QUESTION: What is the most important issue facing the county, and how would you deal with it?
(1 seat) Derick P. Berlage Marc Elrich Susan K. Heltemes Dianne Smith Elizabeth Taylor Derick P. Berlage 201 Williamsburg Dr., Silver Spring Age: 33
Lawyer and civic activist; governing board member, Maryland Common Cause; legislative representative, Common Cause; executive committee, Sierra Club Rock Creek Group; chairman, Woodmoor-Pinecrest Citizens Association committee on overdevelopment near Four Corners; lawyer representing whistleblowers who exposed fraud in government defense contracts; volunteer, Washington Committee for Soviet Jewry and Montgomery County Hunger Relief Drive; lawyer representing international refugee assistance task force, the Citizens Commission on Afghan Refugees.
A. We need a county council that will listen to the people of the community, instead of big money developers. I made a commitment long ago to fight for open and responsive government. I've worked for Common Cause and as an attorney representing whistleblowers who exposed fraud in government contracts. I pledge to maintain that commitment on the council -- giving the people of our community a real voice in the government that affects their lives. We must control runaway growth and insist that land developers pay more of the cost of new roads and schools. I've refused to accept campaign donations from county developers, and will be a strong, independent advocate for our neighborhoods and environment. That's why I've been endorsed by the Sierra Club, the Montgomery County Education Association, Clean Water Action, the Retired Teachers Association, the League of Environmental Voters and a countywide coalition of neighborhood activists. Marc Elrich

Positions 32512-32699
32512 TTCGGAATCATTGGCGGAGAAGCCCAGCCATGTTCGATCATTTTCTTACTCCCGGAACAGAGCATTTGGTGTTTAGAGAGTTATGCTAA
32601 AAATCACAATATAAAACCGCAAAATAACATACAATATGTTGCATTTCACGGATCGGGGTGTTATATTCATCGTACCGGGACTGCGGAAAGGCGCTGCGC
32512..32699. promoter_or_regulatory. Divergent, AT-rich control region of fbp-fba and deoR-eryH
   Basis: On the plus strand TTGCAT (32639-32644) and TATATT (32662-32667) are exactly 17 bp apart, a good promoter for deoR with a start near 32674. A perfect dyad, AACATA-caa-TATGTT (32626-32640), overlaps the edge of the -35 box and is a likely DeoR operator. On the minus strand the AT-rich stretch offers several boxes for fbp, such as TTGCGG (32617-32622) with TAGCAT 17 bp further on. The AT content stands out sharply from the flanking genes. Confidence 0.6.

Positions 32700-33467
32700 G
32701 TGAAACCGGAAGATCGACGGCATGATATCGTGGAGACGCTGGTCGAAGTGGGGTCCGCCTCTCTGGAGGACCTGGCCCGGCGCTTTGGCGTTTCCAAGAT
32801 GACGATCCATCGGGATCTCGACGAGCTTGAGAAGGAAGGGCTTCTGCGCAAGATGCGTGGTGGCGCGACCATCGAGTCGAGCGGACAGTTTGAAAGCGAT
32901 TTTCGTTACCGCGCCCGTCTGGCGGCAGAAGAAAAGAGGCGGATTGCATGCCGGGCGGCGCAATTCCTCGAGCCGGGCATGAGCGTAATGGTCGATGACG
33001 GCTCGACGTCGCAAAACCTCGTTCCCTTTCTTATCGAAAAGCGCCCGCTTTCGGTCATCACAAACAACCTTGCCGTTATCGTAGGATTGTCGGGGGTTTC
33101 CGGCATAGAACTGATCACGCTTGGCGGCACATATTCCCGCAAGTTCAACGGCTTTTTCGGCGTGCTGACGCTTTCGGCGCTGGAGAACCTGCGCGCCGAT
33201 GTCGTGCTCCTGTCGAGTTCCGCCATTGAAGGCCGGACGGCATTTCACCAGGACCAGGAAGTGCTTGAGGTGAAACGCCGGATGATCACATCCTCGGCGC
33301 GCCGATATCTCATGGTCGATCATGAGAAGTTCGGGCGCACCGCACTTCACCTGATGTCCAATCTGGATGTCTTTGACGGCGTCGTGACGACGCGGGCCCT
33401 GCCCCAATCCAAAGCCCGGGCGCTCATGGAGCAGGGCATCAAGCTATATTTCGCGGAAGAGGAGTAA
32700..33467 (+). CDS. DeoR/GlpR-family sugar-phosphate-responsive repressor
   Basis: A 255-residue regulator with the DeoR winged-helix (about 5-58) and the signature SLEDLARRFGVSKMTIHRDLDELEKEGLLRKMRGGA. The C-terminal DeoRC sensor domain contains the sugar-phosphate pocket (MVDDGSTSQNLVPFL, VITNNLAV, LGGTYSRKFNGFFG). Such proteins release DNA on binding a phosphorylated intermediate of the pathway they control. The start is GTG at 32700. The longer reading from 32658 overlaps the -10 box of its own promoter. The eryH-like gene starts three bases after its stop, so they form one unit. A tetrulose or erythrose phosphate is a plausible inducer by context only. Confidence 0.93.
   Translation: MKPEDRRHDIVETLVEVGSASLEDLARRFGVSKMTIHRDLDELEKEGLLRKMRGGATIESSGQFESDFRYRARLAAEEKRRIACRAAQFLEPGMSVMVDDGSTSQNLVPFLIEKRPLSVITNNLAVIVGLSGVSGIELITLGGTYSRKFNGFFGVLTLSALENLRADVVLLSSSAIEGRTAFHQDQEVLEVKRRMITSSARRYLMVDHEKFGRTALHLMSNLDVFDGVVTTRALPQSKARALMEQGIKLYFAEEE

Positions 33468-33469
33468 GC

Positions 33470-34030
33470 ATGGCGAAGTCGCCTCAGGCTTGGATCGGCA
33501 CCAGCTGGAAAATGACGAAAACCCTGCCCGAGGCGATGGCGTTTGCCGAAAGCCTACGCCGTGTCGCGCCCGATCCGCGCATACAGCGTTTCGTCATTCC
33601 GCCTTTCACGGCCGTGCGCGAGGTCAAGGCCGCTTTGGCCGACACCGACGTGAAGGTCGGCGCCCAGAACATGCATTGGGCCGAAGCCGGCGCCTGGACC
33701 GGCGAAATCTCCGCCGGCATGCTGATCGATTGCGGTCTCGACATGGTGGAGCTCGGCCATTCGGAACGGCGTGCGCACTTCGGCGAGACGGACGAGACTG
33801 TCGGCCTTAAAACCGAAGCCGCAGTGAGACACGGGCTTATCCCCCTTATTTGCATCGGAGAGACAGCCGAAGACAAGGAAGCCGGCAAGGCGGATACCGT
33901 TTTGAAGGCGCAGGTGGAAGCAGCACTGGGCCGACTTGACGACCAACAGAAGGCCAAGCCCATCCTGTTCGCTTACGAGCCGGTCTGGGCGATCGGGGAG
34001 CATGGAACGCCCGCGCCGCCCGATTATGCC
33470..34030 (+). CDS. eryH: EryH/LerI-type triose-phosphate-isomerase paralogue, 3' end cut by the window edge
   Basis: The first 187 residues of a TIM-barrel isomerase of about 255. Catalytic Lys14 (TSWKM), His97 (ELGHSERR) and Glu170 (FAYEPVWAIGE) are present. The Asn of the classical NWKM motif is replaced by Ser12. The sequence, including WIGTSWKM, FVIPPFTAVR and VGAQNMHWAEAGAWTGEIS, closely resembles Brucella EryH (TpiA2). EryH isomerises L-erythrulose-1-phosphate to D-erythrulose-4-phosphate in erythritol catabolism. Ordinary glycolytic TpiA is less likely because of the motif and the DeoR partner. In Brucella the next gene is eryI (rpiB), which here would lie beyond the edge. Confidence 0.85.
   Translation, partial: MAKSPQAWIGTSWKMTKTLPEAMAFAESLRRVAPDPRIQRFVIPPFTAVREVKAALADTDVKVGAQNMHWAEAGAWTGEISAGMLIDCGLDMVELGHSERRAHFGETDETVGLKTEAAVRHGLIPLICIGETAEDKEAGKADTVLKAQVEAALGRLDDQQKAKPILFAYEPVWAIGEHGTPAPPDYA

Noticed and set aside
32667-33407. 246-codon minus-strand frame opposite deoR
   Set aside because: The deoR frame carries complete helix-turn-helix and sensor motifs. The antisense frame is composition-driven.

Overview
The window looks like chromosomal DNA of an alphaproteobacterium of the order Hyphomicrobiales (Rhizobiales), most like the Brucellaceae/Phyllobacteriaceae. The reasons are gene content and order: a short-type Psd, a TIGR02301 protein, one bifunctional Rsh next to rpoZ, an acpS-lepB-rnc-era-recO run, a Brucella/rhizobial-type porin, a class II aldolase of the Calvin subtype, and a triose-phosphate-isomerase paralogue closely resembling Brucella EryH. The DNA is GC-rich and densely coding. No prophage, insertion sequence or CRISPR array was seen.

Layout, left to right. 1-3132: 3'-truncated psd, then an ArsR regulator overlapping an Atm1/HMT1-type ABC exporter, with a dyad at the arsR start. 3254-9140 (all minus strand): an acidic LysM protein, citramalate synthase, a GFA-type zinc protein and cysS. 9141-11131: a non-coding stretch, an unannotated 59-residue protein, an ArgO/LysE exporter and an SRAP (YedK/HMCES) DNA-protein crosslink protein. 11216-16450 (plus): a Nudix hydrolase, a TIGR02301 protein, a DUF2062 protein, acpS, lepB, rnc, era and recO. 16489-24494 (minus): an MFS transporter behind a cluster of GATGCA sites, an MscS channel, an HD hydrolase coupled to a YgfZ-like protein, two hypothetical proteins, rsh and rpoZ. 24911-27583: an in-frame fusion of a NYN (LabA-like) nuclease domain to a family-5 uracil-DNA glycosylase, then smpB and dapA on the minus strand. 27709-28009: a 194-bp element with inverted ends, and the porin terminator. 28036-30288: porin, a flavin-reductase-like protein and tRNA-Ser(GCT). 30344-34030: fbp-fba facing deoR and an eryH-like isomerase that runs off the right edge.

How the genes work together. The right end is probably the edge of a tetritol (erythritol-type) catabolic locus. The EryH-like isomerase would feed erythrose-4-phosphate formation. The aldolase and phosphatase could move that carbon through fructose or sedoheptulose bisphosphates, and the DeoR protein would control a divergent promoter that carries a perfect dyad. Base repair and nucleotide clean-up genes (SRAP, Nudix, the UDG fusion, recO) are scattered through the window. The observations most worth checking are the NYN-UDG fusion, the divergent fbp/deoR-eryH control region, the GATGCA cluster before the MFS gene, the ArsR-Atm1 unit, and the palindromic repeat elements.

Questionnaire not received from candidate Susan K. Heltemes 2445 Lyttonsville Rd., No. 1505 Silver Spring Age: 38
Project coordinator, Westat Inc., Rockville; led successful effort to halt consolidation of Takoma Park Volunteer Fire Station and Silver Spring No. 1 Station; initiated effort to refurbish Long Branch Recreation Center leading to its future reconstruction; as former chairman, Silver Spring Center Citizens Advisory Board, worked with Woodside community to bring government center to reality; member, Georgetown Branch Citizens Advisory Committee; past member, Silver Spring Transportation Management District Board; Democratic party activities: precinct official, 1981 to present; Outstanding Young Democrat of Maryland, 1983; past president, Montgomery County Young Democrats; former legislative aide, Del. Gilbert J. Genn (D-Montgomery); Montgomery County coordinator, Carter-Mondale campaign, 1980; MA, library science, University of Wisconsin-Madison.
A. Montgomery County government has not resolved our problems. Residential property taxes are too high -- I will work to equalize the burden so that developers pay their share. Affordable day care is scarce -- I'll push for the development of additional day-care facilities through innovative measures to insure nearby quality day care for all. Traffic congestion is horrendous -- I'll work to construct the Georgetown Branch/Route 29 light rail and support ride-sharing and other mass transit measures. Garbage is inundating us -- I'll work to expedite countywide recycling to include tenants and businesses. It's unconscionable that Montgomery County is in the dark ages of recycling 20 years after Earth Day. There isn't enough affordable housing -- I'll promote construction of low/moderate-income housing while preserving older housing stock. Neighborhoods are losing their sense of identity -- I'll work with community leaders to rekindle community spirit to stop drugs, crime, hate and violence. Dianne Smith 10122 Capitol View Ave., Silver Spring Age: 47